Employing state-of-the-art technology, the National Geographic Museum in Washington on 15 November opened an exhibit that virtually transports visitors to the streets of Jerusalem and through the doors of a small church that protects what is believed to be the site of Christ’s burial and, to Christians, the site of his resurrection.

“We put you in the Old City, we talk to you a little about the walls of the city, how they move over time and where the Gospels say that the Crucifixion took place, and try to give you the context,” said Kathryn Keane, vice president of exhibitions for National Geographic during an interview with Catholic News Service.

After an introductory video explaining some of the tumultuous history surrounding the tomb of Christ site, where structures above have been built and torn down repeatedly over the centuries, visitors walk toward a set where a virtual guide projected on a wall welcomes them to a courtyard just outside the Church of the Holy Sepulchre in Jerusalem.

It’s a visual appetizer to get them ready for the experience of, not just entering via 3-D through its doors, but also of flying over it and witnessing, from a bird’s eye view, a time-lapse of the structure’s physical history.

“We’re not only taking you in the church the way it looks today but we also go up above the church and we take you back through time,” said Keane. “It’s a bit of a time machine and we show you all the evolutions of the building, from the time that it was, under [Roman emperor] Hadrian, a pagan temple.”

“This is not what I would consider a traditional exhibit. It’s more an experience than it is an exhibit,” said National Geographic archaeologist Fred Hiebert, whose unique experience inside the church led to “Tomb of Christ: The Church of Holy Sepulchre Experience,” which runs at the Washington museum until August 2018.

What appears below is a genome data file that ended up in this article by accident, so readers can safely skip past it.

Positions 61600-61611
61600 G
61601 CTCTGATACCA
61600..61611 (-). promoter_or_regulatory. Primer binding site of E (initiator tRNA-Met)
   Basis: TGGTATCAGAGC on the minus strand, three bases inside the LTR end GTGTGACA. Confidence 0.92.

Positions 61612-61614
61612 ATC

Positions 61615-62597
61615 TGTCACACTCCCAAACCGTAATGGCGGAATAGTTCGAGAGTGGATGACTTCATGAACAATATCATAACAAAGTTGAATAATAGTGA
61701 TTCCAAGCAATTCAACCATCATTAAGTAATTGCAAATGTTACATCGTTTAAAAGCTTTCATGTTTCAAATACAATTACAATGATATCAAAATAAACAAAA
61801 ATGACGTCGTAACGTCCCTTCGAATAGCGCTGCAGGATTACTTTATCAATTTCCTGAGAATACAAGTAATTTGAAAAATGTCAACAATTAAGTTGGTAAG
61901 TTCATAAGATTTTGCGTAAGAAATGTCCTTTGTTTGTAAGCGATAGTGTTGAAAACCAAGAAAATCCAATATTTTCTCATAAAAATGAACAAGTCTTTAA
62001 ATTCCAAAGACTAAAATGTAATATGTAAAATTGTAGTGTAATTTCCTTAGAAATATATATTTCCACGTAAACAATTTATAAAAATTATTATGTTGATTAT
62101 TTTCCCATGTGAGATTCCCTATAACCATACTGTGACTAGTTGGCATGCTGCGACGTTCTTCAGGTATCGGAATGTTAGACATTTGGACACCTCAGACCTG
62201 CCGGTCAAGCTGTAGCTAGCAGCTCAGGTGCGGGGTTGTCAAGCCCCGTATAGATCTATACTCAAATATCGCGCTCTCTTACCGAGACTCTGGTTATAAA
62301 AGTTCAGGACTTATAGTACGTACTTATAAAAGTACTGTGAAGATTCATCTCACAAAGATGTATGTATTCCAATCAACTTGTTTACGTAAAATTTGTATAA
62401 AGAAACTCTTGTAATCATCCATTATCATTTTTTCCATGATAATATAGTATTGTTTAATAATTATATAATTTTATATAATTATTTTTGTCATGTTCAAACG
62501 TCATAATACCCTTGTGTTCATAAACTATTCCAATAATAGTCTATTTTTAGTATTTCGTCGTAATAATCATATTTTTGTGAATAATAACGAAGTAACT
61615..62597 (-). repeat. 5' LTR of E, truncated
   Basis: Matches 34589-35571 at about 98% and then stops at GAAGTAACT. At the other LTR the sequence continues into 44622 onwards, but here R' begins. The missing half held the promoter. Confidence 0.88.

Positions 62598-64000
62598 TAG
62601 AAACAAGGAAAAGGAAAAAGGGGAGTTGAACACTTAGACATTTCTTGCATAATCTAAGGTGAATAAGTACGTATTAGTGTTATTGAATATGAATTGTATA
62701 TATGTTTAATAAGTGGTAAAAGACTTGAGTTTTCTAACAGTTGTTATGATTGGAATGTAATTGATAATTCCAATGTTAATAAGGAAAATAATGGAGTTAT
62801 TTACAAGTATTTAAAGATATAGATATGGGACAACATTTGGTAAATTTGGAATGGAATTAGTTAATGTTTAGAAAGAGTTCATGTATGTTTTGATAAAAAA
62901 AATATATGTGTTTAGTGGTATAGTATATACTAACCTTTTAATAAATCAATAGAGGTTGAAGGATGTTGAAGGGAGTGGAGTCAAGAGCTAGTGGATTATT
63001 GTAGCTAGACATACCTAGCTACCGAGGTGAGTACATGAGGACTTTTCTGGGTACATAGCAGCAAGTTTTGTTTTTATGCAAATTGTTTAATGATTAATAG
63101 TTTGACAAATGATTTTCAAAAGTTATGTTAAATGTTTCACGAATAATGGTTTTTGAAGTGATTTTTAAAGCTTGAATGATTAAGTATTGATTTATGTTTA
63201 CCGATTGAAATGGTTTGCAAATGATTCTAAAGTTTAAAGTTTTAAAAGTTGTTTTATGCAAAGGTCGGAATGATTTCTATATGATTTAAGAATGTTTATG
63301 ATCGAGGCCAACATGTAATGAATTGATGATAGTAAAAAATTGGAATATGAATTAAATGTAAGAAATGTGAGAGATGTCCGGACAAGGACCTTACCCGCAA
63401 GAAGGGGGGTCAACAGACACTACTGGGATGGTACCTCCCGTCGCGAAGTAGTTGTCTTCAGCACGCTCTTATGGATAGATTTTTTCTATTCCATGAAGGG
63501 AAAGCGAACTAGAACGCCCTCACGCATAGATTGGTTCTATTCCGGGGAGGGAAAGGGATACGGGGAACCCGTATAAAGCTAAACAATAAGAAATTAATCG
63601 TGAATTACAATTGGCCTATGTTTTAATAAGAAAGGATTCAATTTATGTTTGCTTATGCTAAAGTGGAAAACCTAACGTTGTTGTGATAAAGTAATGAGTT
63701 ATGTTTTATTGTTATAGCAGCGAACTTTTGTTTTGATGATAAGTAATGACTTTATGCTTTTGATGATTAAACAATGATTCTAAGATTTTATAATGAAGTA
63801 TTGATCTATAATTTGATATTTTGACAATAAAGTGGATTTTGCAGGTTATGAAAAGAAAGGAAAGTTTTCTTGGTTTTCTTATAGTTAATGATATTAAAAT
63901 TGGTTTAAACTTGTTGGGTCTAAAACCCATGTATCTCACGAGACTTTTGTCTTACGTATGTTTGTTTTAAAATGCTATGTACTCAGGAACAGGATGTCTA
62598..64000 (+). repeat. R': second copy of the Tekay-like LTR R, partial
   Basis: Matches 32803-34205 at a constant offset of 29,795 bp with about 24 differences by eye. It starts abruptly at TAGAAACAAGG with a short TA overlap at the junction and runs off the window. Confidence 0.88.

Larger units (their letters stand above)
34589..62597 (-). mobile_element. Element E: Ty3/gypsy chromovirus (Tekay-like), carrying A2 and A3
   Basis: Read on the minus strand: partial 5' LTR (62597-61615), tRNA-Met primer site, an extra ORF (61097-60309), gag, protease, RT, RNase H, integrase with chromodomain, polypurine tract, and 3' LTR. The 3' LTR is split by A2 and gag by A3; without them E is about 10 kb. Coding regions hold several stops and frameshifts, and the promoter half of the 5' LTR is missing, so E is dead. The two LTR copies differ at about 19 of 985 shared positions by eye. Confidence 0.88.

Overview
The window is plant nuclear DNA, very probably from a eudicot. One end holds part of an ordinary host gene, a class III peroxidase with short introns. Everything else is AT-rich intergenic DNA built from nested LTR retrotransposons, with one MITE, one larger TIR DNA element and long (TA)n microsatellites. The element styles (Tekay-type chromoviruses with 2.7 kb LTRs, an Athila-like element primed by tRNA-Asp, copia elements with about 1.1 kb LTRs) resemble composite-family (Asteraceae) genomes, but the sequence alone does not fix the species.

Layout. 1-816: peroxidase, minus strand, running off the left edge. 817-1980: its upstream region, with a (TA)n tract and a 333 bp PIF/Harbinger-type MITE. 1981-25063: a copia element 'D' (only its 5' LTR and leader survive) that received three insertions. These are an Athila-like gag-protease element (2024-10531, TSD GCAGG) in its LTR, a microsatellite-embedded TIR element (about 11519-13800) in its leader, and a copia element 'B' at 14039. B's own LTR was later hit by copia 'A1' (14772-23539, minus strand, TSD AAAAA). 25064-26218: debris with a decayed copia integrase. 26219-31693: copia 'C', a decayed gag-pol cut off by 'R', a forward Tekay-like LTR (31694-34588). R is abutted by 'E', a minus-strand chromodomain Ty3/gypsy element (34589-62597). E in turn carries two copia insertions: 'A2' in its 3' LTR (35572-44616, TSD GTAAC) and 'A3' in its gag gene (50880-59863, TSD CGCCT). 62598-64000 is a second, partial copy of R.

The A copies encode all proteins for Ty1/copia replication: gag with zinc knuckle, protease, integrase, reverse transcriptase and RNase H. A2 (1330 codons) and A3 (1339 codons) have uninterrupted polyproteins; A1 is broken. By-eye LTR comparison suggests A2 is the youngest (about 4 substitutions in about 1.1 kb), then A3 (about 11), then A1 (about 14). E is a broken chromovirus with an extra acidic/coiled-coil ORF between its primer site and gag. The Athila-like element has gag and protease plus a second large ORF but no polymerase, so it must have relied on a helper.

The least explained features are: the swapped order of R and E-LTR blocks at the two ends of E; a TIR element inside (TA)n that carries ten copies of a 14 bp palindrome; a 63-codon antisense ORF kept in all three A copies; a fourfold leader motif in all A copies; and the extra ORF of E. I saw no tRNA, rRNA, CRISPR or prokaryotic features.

Last year, Hiebert witnessed various stages of a nine-month-long, $3 million restoration of the small shrine within the Holy Sepulcher that protects the tomb of Christ. The shrine often is referred to as the Edicule, Latin for “little house.” During the process, the three religious groups with jurisdiction over the structure, and who had agreed on its restoration — the Armenians, the Franciscans and the Greek Orthodox — agreed to also allow restorers to put a moisture barrier around the the tomb itself.

The tomb likely had not been opened in centuries and, at some point, marble slabs were placed on top, perhaps to keep pilgrims from taking home parts of it. It has been venerated since the time of Constantine, the first Christian Roman Emperor who, in the fourth century, sent a team in search of the holy burial site. Soon after, they identified a quarry as that place and Constantine’s mother, Helena, had a shrine built around it.

The exhibit explains how the effects of weather, earthquakes and also great numbers of pilgrims, many of whom light candles that contribute to a buildup of soot, had brought the structure to the brink of collapse.